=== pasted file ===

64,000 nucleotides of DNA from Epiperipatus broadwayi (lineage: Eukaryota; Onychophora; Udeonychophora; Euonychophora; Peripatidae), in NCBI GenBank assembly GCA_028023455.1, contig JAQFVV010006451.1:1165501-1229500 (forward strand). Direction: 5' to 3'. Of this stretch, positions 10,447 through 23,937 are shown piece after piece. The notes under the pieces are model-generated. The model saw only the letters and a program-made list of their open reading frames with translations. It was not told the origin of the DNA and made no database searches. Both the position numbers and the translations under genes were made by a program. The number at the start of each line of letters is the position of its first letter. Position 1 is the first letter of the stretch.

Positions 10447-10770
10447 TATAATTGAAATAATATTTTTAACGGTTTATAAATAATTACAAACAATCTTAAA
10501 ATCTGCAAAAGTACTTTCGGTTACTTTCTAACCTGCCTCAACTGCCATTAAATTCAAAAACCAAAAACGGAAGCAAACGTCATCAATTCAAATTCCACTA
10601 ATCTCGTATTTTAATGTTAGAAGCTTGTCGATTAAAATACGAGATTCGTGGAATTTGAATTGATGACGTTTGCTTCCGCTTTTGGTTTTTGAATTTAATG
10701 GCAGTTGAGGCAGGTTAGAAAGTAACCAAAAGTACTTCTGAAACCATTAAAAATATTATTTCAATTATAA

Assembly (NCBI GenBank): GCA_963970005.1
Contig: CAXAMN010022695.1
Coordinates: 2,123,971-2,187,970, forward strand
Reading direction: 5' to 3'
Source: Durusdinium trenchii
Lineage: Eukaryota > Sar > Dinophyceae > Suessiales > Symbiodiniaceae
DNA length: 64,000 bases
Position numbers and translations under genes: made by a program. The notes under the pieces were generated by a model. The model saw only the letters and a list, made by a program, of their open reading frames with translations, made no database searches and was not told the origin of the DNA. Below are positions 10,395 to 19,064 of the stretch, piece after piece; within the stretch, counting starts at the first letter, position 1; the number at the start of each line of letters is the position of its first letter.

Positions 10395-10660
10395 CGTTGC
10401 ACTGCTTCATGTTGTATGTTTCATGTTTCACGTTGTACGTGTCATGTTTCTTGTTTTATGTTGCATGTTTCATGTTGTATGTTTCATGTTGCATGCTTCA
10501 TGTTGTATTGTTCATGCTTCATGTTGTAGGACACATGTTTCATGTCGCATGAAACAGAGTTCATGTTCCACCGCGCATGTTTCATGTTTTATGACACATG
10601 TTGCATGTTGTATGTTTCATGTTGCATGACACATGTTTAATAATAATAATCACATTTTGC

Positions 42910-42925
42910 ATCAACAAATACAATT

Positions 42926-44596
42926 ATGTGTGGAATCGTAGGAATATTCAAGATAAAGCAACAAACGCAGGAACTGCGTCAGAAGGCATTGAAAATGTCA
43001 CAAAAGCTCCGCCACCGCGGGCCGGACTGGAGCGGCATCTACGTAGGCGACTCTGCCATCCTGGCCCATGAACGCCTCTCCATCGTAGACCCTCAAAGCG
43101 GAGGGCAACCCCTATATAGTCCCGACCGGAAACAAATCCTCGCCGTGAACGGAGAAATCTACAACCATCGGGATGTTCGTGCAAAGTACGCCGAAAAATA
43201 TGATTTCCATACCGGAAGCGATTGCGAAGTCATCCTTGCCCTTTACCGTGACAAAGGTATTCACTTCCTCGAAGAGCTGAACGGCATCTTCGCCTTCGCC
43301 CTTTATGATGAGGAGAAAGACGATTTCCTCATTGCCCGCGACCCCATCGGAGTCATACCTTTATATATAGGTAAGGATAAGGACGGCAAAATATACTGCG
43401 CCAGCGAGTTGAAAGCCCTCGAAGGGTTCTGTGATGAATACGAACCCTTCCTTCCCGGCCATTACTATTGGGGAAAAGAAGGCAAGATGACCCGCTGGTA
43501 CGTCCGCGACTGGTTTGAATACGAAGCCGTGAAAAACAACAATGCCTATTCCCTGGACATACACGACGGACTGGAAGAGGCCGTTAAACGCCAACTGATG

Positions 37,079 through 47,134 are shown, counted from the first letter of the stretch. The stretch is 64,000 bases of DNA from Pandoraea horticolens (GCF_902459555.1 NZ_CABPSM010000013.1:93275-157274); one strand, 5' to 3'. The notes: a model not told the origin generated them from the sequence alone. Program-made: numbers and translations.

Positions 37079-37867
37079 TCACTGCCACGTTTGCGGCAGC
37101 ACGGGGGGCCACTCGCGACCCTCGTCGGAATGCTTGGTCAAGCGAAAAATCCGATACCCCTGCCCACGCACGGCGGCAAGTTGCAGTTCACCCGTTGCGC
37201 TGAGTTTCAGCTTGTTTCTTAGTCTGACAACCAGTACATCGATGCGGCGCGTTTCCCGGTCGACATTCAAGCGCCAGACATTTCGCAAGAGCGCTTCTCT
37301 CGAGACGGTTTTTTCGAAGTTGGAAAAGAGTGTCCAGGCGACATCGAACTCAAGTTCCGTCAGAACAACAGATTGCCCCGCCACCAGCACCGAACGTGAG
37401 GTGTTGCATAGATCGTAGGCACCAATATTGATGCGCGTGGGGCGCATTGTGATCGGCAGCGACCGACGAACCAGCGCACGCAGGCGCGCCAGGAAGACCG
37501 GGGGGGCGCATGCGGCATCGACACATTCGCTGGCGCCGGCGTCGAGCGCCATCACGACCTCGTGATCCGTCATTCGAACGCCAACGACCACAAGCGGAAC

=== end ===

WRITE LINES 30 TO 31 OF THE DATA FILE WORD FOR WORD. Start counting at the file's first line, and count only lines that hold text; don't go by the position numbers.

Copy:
Positions 37,079 through 47,134 are shown, counted from the first letter of the stretch. The stretch is 64,000 bases of DNA from Pandoraea horticolens (GCF_902459555.1 NZ_CABPSM010000013.1:93275-157274); one strand, 5' to 3'. The notes: a model not told the origin generated them from the sequence alone. Program-made: numbers and translations.

Positions 37079-37867